Neil Tambe

Husband, Father, Citizen, Professional.

I'm a Detroiter who happens to enjoy writing, national parks, orange juice, the performing arts, and fanciful socks. More than anything though, I aspire to be a good husband, father, and citizen.

Working, without losing ourselves, in a world with relentless focus on the metrics

Everyday, especially at work, I feel a tremendous tension to pay attention to my duties without becoming attached to their results. This is basically the tension in Hindu philosophy, and a thread that seems to run throughout other domains of eastern philosophy. 

On the one hand, I have to do my job, and do it well. After all, what’s the point if I am working but our customer is not served properly? That’s especially important to me as an employee of The Detroit Police Deparrment, because my customers are literally friends and neighbors.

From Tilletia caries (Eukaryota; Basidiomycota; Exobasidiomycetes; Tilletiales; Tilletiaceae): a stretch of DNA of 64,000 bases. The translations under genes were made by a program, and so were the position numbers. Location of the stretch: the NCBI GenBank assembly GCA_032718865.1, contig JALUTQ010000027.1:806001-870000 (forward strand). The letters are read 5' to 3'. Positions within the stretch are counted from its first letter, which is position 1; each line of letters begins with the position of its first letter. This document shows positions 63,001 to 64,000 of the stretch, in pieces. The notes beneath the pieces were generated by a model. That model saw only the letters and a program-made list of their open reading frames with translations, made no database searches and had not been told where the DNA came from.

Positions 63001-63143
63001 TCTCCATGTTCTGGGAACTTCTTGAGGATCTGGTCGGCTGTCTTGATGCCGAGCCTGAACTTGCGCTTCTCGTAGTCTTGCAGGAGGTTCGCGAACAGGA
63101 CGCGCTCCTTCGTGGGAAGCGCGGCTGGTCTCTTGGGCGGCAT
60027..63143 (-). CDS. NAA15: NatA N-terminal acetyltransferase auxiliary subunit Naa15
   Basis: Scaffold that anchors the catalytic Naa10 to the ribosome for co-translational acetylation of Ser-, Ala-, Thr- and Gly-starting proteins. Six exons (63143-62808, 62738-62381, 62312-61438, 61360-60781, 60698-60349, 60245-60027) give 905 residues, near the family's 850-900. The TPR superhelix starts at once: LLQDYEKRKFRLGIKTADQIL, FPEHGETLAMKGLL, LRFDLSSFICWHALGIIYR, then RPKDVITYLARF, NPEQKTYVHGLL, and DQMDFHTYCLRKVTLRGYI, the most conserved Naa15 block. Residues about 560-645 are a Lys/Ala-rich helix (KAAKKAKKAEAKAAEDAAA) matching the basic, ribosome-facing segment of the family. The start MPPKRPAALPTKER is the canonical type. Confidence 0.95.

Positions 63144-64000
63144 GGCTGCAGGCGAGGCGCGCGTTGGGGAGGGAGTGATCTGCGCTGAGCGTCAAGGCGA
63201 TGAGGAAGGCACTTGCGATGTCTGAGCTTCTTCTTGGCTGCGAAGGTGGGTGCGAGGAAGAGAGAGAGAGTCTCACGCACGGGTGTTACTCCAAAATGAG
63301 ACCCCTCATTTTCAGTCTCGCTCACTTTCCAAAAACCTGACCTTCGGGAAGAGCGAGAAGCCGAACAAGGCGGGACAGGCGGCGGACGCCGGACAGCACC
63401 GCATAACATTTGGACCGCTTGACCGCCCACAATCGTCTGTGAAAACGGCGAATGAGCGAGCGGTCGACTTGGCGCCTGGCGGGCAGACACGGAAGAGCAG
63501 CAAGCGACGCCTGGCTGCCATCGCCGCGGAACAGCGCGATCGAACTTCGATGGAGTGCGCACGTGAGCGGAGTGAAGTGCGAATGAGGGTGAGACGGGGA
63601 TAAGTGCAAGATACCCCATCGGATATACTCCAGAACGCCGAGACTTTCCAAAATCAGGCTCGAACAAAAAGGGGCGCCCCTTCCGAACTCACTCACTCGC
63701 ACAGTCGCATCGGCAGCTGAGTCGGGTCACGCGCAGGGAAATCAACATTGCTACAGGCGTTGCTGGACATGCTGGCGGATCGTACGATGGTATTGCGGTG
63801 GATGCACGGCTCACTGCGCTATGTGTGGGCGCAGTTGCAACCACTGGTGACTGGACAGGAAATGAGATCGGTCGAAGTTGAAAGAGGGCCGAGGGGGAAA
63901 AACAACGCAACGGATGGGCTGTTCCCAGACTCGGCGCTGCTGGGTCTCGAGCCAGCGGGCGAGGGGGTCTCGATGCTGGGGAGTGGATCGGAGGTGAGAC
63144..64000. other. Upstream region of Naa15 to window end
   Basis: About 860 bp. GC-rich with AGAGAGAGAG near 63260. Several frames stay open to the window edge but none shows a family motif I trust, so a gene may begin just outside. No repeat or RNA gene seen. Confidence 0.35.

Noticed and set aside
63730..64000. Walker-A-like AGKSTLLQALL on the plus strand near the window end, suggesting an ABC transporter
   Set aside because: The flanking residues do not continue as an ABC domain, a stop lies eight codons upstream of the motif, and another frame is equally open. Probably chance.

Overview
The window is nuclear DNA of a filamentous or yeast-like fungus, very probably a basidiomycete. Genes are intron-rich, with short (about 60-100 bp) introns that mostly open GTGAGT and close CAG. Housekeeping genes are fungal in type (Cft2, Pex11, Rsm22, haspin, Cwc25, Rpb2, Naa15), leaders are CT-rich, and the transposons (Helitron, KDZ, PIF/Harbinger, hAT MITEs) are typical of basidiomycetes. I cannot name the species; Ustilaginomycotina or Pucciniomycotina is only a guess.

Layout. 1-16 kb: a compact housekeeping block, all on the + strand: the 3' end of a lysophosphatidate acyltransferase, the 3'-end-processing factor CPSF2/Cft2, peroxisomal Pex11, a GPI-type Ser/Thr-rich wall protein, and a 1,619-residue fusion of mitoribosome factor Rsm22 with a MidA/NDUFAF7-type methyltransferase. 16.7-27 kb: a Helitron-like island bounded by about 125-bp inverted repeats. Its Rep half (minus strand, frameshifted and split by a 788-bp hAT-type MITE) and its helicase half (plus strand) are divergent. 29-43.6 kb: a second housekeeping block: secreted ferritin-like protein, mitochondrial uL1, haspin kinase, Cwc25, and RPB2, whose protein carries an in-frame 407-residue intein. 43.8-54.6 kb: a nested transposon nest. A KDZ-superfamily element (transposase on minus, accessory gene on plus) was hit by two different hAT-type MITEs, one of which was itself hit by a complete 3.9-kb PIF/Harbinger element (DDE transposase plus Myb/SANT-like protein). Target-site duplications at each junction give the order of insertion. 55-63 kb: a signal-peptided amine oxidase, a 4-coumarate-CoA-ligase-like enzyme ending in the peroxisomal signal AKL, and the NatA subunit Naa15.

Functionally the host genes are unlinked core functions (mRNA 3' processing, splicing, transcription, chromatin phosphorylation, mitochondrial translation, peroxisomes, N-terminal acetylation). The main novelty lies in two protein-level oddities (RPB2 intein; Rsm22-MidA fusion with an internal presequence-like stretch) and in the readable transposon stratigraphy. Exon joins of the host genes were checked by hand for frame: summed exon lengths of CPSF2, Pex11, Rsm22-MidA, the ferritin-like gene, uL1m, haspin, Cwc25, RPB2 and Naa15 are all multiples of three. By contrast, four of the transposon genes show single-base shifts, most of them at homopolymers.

At the same time, if I’m all about the metrics and I care about results above all else, it becomes so easy to get addicted to them. And just like any addiction, once you’re hooked you do anything (even something shady) to keep the high going.

So it’s a dilemma - paying enough attention to results to know whether I am fulfilling my duty, without being so attached and addicted to results (and pleasing others) that I’m willing to corrupt myself to keep delivering.

Whether it has been call center employees, non-profit staff, members of street gangs, or warehouse workers, spending real time with real customers has kept me from losing sight of the work, amidst relentless pressure to generate results. It’s a practice that helps me stay committed to my duties, while simultaneously protecting me from becoming a monster that’s so addicted to results that I’ll do anything to get them.

Spending time with and listening to customers is not just good business, it has philosophical implications.